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Volume 13 - Issue 7- April 2008

d ATORONTO,./ V

d ATORONTO,./ V tt::iSq_u~Larry BeckwithArtistic Direc:lorDerek Boyes&:~Nathalie LamurslereArtistic AssociatesTheatreFocus on opera 2From Wax Cylinders to HD Satellite Broadcasts:Live From The Met, 1901-2008BY PHIL EHRENSAFfOpera has been a pioneering adopter of new technologies since a late16th century circle ofltalian Renaissance intellectuals, inspired bythe revered "unities" of music and drama on the ancient Greekstage, invented the new art form . From the radical notion of sellingtickets on the open market rather than seeking aristocratic patronage,then using Early Modern Europe's new technologies to wow thesepaying audiences to the max, opera was music's original multimediaexperience.The Metropolitan Opera's new, worldwide High Definition satellitebroadcasts of live performances is only the latest turn in opera'songoing creative penchant for high tech. Take the first commercial"talkie" film: the 1927 premiere of Al Jolson' s The Jazz Singer,right? Wrong.The honour, in fact, goes to a 1907 U.K. filming ofGounod' s Faust, which spread across 22 reels. Likewise in 1937, avery new BBC television service demonstrated the potential of thismedium via a live broadcast of Pergolesi 's La Serva Padrona.Mark Schubin is the technological Merlin who gets the Met performancesup to the the satellites and back. He is also an enthusiastichistorian of cinema and television technology. His research is eloquenton the Met's vanguard operatic high tech role.It was 1901 , he tells me, when the Met pulled off the first recordingsof live opera performances via the new medium of wax cylinders.In 1931 live Saturday afternoon international broadcasts fromthe Met kicked off, becoming a staple for music lovers across theglobe. The Met also pioneered live stereo radio broadcasting in 1973.On the visual front, it organized its first live TV broadcasts in 1948,and, astonishingly, in 1952 pulled of the feat of a precursor of today'ssatellite transmissions - a live cine-cast to 27 theatres. No wonder,then, that when the new Metropolitan Opera House opened in 1966,thick, state-of-the-art television production cables were built into thewalls - infrastructure for the Met's live performance programmingfor the new PBS network. With great foresight, the cables were evenencased in grease, so as to be easily pulled out and replaced whenbetter technology's time came. Alas, when the digital era dawned,the grease had hardened into glue. The depasse cables are there untilthe Met's walls come down.Opera passe muraille. Was it only a few years ago that opera loversacross the planet were bemoaning the possible demise of the weeklyMet radio broadcast when longtime sponsor, poor little Texaco,pulled out? The new general manager of the Met, Peter Gelb, wasable to reverse that sad situation, and then some, with the HD cinemabroadcast initiative that kicked off in the autumn of 2006. Andthe present estimated audience of 100,000 people in sold-out cinematheatres across the globe is very likely just the beginning.Canada, as we shall see in a moment, has provided an especiallyenthusiastic market for the new HD broadcasts. Between a growingnumber ofCineplex venues from Quebec through British Columbia,and Empire venues in the Atlantic provinces, the proportion of Canadiancinema theatres participating in the Met HD broadcasts is considerablyhigher than what is already a hot market in the U.S.But first things being first, let's look at the large aesthetic claimsbeing made for the broadcasts:the Los Angeles Times' contentionArlene Mezzarollethat HD cinema opera is an entirely new art form; or (from the perspectiveof Lake Woe Begone, Minnesota, where nobody has everSanjay Talwar Andrew Mahonbeen known to exaggerate anything) Garrison Keillor's effulgent "aCavell WoodPeter Mahonlandmark triumph comparable to Caruso' s trip to Camden, NJ, in1904 to stick his head in a recording horn and sing 'Celeste Aida' sothat glorious voice could be heard in every town in America."Well, I decided to go to both the live and HD performances ofManon Lescaut, Peter Grimes and Tristan und Isolde to see for myself.And it has been a revelation.LIVE FROM TH E MET continues on page 5828 WWW. THEWHOLENOTE.COM APRI L 1 - MA Y 7 2008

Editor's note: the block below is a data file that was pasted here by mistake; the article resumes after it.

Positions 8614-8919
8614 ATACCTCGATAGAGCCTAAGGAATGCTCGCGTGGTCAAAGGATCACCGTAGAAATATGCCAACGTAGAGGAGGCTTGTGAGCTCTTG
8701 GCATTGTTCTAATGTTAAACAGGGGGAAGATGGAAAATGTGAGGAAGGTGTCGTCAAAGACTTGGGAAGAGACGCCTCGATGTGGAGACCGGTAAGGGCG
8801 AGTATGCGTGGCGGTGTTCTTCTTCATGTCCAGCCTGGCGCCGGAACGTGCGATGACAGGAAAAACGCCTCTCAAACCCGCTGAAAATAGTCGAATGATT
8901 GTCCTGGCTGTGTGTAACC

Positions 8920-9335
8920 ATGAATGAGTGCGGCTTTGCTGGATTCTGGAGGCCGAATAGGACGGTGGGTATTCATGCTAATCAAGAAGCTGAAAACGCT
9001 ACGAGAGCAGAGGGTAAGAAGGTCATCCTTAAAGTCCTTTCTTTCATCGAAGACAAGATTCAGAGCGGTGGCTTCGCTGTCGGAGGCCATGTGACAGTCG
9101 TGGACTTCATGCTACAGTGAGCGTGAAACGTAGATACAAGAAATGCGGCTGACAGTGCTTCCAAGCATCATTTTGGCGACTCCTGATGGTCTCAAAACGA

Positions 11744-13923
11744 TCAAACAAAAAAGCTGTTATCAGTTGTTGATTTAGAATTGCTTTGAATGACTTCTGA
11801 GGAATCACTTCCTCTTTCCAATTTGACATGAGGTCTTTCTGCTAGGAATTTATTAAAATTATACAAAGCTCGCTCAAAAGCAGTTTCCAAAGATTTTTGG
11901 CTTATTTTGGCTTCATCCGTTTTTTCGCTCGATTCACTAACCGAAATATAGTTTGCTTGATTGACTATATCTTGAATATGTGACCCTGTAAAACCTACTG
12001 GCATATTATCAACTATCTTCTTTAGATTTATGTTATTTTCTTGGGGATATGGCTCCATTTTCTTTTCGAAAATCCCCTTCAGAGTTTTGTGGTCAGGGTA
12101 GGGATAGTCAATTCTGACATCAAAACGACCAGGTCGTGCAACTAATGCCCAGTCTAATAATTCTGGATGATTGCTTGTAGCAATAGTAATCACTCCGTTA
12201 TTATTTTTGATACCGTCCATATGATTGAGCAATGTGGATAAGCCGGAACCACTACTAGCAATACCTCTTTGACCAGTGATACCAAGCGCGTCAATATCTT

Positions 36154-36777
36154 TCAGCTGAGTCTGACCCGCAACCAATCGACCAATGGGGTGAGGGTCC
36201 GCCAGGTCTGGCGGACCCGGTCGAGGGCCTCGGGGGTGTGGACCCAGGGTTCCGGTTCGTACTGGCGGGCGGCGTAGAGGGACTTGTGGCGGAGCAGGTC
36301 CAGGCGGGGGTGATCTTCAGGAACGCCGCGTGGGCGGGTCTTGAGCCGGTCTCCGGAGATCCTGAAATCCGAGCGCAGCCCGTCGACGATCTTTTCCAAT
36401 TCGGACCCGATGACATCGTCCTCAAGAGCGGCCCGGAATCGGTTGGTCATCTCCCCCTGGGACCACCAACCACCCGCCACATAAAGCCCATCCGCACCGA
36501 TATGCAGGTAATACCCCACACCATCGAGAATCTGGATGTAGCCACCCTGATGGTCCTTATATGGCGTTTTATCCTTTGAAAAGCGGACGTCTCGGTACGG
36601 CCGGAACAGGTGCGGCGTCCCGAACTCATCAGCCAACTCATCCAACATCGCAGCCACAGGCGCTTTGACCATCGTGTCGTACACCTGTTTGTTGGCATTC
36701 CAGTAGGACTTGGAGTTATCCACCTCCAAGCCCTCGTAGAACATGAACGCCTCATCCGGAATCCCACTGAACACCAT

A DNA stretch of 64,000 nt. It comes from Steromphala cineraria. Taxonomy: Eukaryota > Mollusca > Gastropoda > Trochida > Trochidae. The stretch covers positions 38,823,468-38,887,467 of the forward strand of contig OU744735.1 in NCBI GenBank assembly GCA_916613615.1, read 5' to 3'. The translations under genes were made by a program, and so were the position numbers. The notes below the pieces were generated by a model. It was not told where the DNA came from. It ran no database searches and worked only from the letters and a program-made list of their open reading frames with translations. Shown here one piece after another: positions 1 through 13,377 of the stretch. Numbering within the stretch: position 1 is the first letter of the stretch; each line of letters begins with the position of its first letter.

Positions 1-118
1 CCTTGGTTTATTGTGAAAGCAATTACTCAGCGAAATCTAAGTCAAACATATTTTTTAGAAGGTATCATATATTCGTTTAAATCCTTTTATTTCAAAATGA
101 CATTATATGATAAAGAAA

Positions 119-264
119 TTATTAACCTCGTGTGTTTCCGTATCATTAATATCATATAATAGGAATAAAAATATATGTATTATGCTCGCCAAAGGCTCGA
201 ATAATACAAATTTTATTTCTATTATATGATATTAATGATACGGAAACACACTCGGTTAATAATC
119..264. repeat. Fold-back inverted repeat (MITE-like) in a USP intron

WE ARE All Music's CHILDRENby mJBuellAPRIL's Child ..."Tea wi JI be served - but I'd ratherhave a scotch and soda!"This Briton who followed his heartto a Canadian life rooted incollaboration and our own songs,will never lose his connection toBritten.Think you know who APRIL'schild is? Send your best guess tomusicschildren@thewholenote.comBe sure to send us your mailingaddress, just in case your name isdrawn!Winners will be selected byrandom draw among correctreplies received by April 15 2008.MARCH's Child ... waspianist and composer Ruth Watson HendersonRuth Watson Henderson has an international reputation as one ofCanada s leading composers and as an admired pianist and organist.For her lifetime in music, Ruth has been paid many great tributes bythe music community, receiving numerous awards and a fellowship.Honoring her 60th and 70th birthdays, several fine choirs performedentire concerts of her compositions including the Elmer lseler Singers,the Toronto Children s Chorus and the Oriana Women s Choir of Toronto.Currently the music director at Kingsway-Lambton UnitedChurch in Toronto, and in regular demand to accompany many fineensembles, Ruth is a member of SOCAN, the Canadian Music Centre,the Canadian League of Composers and the Association of CanadianWomen Composers.Earliest nmsica/ memory?In 1936, I accompanied my dad when he sang a song ("When the Bells inthe Lighthouse Ring Ding Dong") at a special church program.Other nmsicians in your family?My mother was an organist and choir director in several Toronto churches.My dad sang in her choirs but was not a professional musician. He did,however, like organ music, and built a pipe organ in our home when I wasgrowing up, so that he could come home and listen to my mother play Bachon the organ for him in the evenings.At the time the picture was taken ...First experiences of making nmsic?Mother started me at the piano before I was 2.At 5 I went to the RCM for lessons withViggo Kihl: the emphasis was all on my developmentas a pianist. I composed 9 short pianopieces when I was 4, but did not continue towrite until much later in life. I was not inspiredto write music seriously until I worked withElmer lseler and the Festival Singers.The point at which you began to think ofyourself as a nmsician?I always knew music was the focal point ofmy life. I looked forward to expressingmyself through music in whatever opportunities came along. Those opportunities weremore limited for awhile when my 4 childrenwere young, but I grew increasingly activeagain as they grew older.Do you remember ever thinking youwould do anything else?Photo circa 1952, at Pinner Park At the beginning of high school I gave up myJunior School,Middlesex,England. piano lessons so I would have more time forschool, closed the piano unti I the end ofSept., then called Alberto Guerrero (my teacher)back to say I couldn't possibly go on withoutplaying. He calmly said he knew I wouldbe back.Face to face with little Ruth in that photo, is there anything you wouldlike to say or ask?Music is a joy that will always be with you in some form. No one can takeaway your love of music. Do you know how lucky you are to be surroundedby music?!!Tickets & Recordings!!CONGRATULATIONSIDOURWINNERSKimber Jonah and Mary Ann MacKenzie each win a pair of tickets for the AmadeusChoir's concert For the Beauty of the Earth (May 3), conducted by Lydia Adams,premiering the winning composition in the Ruth Watson Henderson Choral Competition.Ruth will accompany the choir in a set of her own pieces called, "The Magicof God's World." The concert will also include works by John Rutter and R. MurraySchafer. Guest: the Bach Children's Chorus, Linda Beaupre director. LauraAdlersand Frances Cooper will each receive a wonderful CD- Sing all ye joyful: Music ofRuth Watson Henderson, Elmer lseler Singers, Lydia Adams, Conductor CBCRecordsMVCD 1167.Musics Children gratefully acknowledges the generous and good-humouredparticipation of Anne Kear. the Amadeus Choir, Jessie lseler, the Elmer /selerSingers, and Jim Tennyson.There was always music going on in our home. Friends often came by toplay and sing. I had not started kindergarten and had Jots of time to spend at Know someone whose photo should appear in this contest?the piano.Contact us at musicschildren@thewholenote.comindex of advertisersACADEMY CONCERT S ERJES 38 CHRJST C HURCH D EER PARK 25, 37 LoNG & M CQ UADE 16 PETER M AHON 18 TALLIS CHOIR 45A CADIA UNIVERSITY 49 CONTINUUM CONTEMFORARY M USIC 39 M ARJORJE SPARKS VOICE STUDIO 55 RCM COMMUNITY SCHOOL 53 TORONTO A u-STAR B 1G BAND 20A CROBAT M USIC 57 COSMO M usic 21 M IKROKOSMOS 58 RCM GLENN G OULD SCHOOL 31 T ORONTO ClASSICAL SINGERS 45A DI B RAUN 52 EGLINTON ST. GEORGE'S M ISSISSAUGA C HORAL SOCIETY 44 REACHING OITT THROUGH Music 43 TORONTO CONSORT 32ALDEBURGH CONNECTION 34, 42 UNITED CHURCH 46 M OOREDALE CONCERTS 33 R£MENYI H OUSE OF M USIC 15 TORONTO MASQUE THEATRE 28ALEXANDER )ACOBCHUK 45 ELORA FESTIVAL SINGERS 48 M USEUM OF C HILDHOOD 34 ROEL OlA Y I NVESTMENT A DVISOR 57 TORONTO M ENDELSSOHN CHOIR 43ALEXANDER SINGERS & Pu. YERS 43 EMPIRE THEATRESIDIGJSCREEN 27 M USIC GAUERY 22 ROY THOMSON H AU 4 T ORONTO OPERETTA THEATRE 26Au THE KING'S VOICES 41 ENSEMBLE TRYPTYCH M USIC P AD 58 ROY AL YORK ROAD LJ NITED TORONTO PHILHARMONIA 34AMADEUS CHOIR 44 CHAMEER CHOIR 36 M USIC TORONTO 13, 30, 34, 42 CHURCH 57 TORONTO SCHOOL OF MUSIC 38AMERICAN SOUND C OMPANY 67 ESPRJT O RCHESTRA 2 NEW M USIC CONCERTS 22, 35 SCARBOROUGH B EL CANTO CHOIR 18 T ORONTO SINFONIETTA 53A MICI 33 ETOBICOKE PHILHARMONIC N o STRJNGS THEATRE SHOW ONE 19 TORONTO SYMPHONY O RCHESTRAAMOROSO 51 ORCHESTRA 40 PRODUCTIONS 54 SINE NOMINE 41 6, 71, 72A NALEKTA 65 GEORGE H EINL 16 NUMUS 47 SINFONIA T ORONTO 3 1 T ORONTO Y OUTH WIND ORCHESTRAANNEX SINGERS 35 GEORGETOWN BACH CHORALE 48 OLD MILL I NN AND SPA 25 SINGING Our 56 9, 41ART OF JAZZ 69 GLENVIEIV J'RESBYTERIAN CHURCH 39 OPERA ATELIER 19 SOUND POST 16 U OF T FACULTY OF M USIC 31ASSOCIATES OF THE TSO 40 H ANNAFORD ST. SILVER BAND OPERA By REQUEST 27 SOUNDAXIS 23, 24 ULYSSEAN SOCIETY OF TORONTO 57ATMA ClASSIQUE 5 21, 35 OPERA IS 26 SOUNDSTREAMS CANADA 17 VIA SALZBURG 40B ACH CHILDREN'S C HORUS 46 H ARKNETT MUSICAL SERVICES 20 0RGANIX 7 ST. CLEMENT'S ANGLICAN CHURCH 36 VILlAGE VOICES 46B ELL' A RTE SINGERS 44 H ELICONIAN H ALL 57 ORPHEUS CHOIR 46 Sr. ) AMES' CATHEDRAL 37, 56 VoxwORKS 42CANADIAN O PERA COMPANY 27 JUBILATE SINGERS 32 0SHAIVA D URHAM STEPHEN SA TORY 41 WHOLENOTE ClASSIFIEDS 57CANADIAN SINFONIETTA 32 KALEID CHORAL FESTIVAL 53 SYMPHONY ORCHESTRA 49 STEVE 'S M usic STORE 20 WHOLENOTE MARKETPlACE 59CANCLONE SERVICES 58 L' ATELIER GRIGORIAN 63 PASQUALE BROS. 57 SYRINX 33, 45 W OMEN'S M USICAL CLUB 14CATHEDRAL BLUFFS SYMPHONY 39 LIVING ARTS CENTRE 9 PAX CHRISTI CHORALE 41 T AFELMUSIK ] l , ] 2 W ORLDS OF Music 52APRIL 1 - M AY 7 2008 WWW. TH EWHO LENOTE.COM 29